When Pupupu and her royal entourage got to Orere at Ekun-Ijama, Ifa oracle was duly consulted and it was rightly advised based on the divination that she should travel further and settle in a place where the yam stake (edo) cannot penetrate the ground. The group eventually got to the present location called Ondo, where the yam stake would not stick in (Edo du do). Pupupu became the first Oba at ‘edo du do’ Ondo with the title Osemawe ( esemae ). Pupupu was succeeded by her son Airo, the first male Oba in Ondo.
The contigent of Pupupu had journeyed eastward of Ujama, until they finally got to a place called Epe, not far from the present Ondo town. They were in Epe for many years and as they journeyed on, they passed through a hill which is today known as Oke Agunla and
one of the communities that make up the present day Ondo Kingdom. From this hill, they spotted some smoke and headed in its direction.
There they met a man called Ekiri one of the original inhabitants of the area. The Ifa oracle, as was the usual practice then, was consulted on the prospects of the newly found location. The oracle instructed them to take along with them a yam stake (edo), as their walking stick. They were to poke the stick into the ground as they went along their way, and wherever the stick didn’t bond with the land, they were to settle. The group left Epe and proceeded as instructed by the oracle until they got to a place where the yam stake did not penetrate the ground. The group chorused in surprise Edo du do, (The yam stake would not stick in).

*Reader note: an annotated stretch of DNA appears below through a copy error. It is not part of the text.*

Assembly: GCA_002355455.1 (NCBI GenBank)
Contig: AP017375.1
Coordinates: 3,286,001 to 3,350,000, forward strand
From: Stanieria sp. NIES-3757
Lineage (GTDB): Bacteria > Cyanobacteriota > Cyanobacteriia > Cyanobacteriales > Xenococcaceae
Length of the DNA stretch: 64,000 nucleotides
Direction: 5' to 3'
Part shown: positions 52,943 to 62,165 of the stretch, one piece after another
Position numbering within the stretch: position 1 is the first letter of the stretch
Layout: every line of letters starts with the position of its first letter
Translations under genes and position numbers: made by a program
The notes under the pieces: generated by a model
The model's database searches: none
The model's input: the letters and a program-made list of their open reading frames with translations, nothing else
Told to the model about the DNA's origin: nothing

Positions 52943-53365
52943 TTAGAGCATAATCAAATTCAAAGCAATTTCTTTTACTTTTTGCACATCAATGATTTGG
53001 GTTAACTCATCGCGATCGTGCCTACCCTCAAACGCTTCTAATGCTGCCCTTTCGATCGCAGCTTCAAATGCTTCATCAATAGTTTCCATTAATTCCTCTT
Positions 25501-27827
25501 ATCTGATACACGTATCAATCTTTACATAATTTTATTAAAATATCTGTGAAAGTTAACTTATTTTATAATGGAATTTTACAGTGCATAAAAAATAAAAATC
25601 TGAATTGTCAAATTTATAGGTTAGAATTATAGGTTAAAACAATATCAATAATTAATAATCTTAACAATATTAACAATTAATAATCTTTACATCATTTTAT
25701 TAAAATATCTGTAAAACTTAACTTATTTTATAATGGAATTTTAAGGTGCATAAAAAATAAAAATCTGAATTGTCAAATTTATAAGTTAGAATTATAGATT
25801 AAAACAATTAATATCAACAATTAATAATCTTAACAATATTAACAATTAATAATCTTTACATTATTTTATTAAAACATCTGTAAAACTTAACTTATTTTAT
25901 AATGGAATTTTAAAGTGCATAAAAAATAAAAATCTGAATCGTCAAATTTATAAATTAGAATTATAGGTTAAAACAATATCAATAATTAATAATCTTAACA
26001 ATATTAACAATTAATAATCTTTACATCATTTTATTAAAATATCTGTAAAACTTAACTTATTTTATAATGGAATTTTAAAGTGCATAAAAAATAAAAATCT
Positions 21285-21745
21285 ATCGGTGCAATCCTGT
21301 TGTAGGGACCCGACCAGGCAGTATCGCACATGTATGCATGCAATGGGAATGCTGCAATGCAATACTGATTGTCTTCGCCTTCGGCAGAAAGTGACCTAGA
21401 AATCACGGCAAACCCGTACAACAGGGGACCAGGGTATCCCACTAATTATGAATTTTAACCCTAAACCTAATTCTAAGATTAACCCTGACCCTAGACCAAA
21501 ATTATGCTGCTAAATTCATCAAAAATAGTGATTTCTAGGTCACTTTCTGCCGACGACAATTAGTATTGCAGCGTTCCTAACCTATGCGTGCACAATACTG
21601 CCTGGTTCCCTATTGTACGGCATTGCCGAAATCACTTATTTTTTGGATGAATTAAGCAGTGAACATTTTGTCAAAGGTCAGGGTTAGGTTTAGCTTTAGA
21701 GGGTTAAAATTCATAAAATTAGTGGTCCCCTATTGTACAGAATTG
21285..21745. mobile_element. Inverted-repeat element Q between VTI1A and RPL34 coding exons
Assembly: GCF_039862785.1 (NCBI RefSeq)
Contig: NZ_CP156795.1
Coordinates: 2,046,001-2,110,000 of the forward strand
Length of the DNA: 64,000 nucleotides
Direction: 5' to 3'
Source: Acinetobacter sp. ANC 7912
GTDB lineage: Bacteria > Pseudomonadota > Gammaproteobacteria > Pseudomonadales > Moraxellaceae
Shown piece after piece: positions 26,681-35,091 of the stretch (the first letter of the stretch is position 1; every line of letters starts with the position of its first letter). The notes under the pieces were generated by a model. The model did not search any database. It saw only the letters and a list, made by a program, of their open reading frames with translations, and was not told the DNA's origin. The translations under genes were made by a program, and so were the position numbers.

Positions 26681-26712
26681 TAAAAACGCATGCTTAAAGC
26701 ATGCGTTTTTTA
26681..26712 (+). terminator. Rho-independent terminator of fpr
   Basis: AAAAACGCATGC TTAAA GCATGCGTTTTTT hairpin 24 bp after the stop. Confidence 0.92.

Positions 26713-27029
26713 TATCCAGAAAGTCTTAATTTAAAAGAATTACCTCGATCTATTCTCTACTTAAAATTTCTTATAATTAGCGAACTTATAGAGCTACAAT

According to oral history, the word Ondo is a contraption of the sentence “Edo du do”. When the group arrived in Ondo, they met the Ifore, the Idoko and the Oka people. These indigenous inhabitants recognised the royalty of the new arrivals and readily ceded to them the authority to rule over the territory. Over time, the original inhabitants of Ondo were assimilated into the culture of Ile-lfe. It remains a reference point however that the Idoko and Ifore settlers still maintain a kind of separate political structure which is akin, in many respects, to that of the larger Ondo community. Over time, the people spread to form other settlements like lgbindo, lgbado, llu-nla, Odigbo, Ajue. Igunsin, etc.
By and large, the Ondo people still regard Epe, a relatively small town, seven miles from Ondo, on the Oke-lgbo road, as their original town (Orisun), from where they migrated to their present location. Up until now, many Ondo festival and rituals have Epe as their source. Pilgrimages are sometimes made to Epe for some of the festivals. Historical account also has it that at the demise of the Osemawe, his head was usually buried in Epe while the remaining part of his body remain in Ondo.
IIe-Oluji kingdom and most of her neighbors in the very early times were situated in a forest known as “Igbo Ijamo” in Yoruba language or “Ugbo Ujamo”. It is referred to as IIe-Oluji “Ekun ijamo” (The-town-to-ija”) in Ile-Oluji spanning to Ofosu at the boundary of Ondo and Edo States, to Ikoya in Ikale land and Ajebamidele at the boundary of Ogun State. The main town in the area was Ekun with surrounding villages like Ojowo, Upoti, Okua, and others. The name Ekun was later changed to IIe-Oluji by the people themselves.
In the olden days, Igbo Ijamo was a wild and uncultivated land, situated in the tropical evergreen forest with tall trees and thick undergrowth full of wild beasts and spirits. It was not until the twin children of Oduduwa and their entourage came to settle there that some form of civilization was introduced to the people originally living there. This explain the close link between Ondo and Ile-Oluji, who are actually siblings of same parentage.
To date, forty three Obas have reigned in Ondo after Pupupu, the first Osemawe.